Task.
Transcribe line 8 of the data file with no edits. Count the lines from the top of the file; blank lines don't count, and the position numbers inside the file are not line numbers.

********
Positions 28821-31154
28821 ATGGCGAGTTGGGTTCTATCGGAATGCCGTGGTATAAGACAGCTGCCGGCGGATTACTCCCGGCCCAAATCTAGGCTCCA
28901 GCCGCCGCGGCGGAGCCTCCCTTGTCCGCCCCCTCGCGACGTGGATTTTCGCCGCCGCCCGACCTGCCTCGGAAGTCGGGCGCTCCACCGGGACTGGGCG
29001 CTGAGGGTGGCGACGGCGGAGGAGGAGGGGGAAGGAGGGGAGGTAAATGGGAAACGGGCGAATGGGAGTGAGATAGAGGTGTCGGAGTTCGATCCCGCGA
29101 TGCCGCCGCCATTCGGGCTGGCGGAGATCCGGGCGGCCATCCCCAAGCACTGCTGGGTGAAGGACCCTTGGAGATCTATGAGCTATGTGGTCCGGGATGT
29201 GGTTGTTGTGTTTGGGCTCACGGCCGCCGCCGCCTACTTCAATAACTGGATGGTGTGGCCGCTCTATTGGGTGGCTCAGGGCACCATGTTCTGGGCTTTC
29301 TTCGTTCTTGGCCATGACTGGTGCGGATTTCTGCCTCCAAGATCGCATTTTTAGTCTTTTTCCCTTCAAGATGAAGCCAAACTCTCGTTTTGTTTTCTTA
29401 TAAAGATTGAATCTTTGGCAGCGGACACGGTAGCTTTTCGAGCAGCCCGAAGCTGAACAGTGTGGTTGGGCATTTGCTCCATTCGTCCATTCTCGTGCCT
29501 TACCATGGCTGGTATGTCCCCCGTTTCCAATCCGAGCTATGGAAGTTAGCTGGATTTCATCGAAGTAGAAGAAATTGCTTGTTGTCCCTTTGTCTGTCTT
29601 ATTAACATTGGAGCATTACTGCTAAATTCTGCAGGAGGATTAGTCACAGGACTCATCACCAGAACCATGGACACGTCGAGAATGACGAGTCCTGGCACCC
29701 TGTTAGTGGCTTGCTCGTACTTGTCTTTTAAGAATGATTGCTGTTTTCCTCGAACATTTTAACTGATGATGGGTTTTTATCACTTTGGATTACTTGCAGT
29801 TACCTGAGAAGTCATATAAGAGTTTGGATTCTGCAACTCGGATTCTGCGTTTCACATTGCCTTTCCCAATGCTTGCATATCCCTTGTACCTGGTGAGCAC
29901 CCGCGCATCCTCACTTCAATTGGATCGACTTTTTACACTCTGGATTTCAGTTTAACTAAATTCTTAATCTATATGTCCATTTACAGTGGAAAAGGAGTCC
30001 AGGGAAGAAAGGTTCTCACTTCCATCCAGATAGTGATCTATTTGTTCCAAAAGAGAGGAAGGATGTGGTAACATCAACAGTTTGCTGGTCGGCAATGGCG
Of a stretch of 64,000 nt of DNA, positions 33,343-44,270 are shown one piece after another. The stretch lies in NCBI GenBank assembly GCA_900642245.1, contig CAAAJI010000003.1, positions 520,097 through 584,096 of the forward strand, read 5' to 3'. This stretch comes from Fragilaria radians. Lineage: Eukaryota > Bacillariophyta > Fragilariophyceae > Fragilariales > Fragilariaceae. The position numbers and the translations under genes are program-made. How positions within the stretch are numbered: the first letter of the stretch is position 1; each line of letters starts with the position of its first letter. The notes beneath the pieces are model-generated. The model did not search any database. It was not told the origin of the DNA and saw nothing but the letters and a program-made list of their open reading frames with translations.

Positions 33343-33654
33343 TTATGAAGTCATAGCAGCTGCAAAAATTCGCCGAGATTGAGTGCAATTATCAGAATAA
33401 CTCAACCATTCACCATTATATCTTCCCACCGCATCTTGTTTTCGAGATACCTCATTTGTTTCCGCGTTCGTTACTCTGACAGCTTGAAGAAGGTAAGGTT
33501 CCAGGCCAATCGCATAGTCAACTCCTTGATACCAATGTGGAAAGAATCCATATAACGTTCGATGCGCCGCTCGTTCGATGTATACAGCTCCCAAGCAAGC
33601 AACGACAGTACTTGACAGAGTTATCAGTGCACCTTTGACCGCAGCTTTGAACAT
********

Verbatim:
29401 TAAAGATTGAATCTTTGGCAGCGGACACGGTAGCTTTTCGAGCAGCCCGAAGCTGAACAGTGTGGTTGGGCATTTGCTCCATTCGTCCATTCTCGTGCCT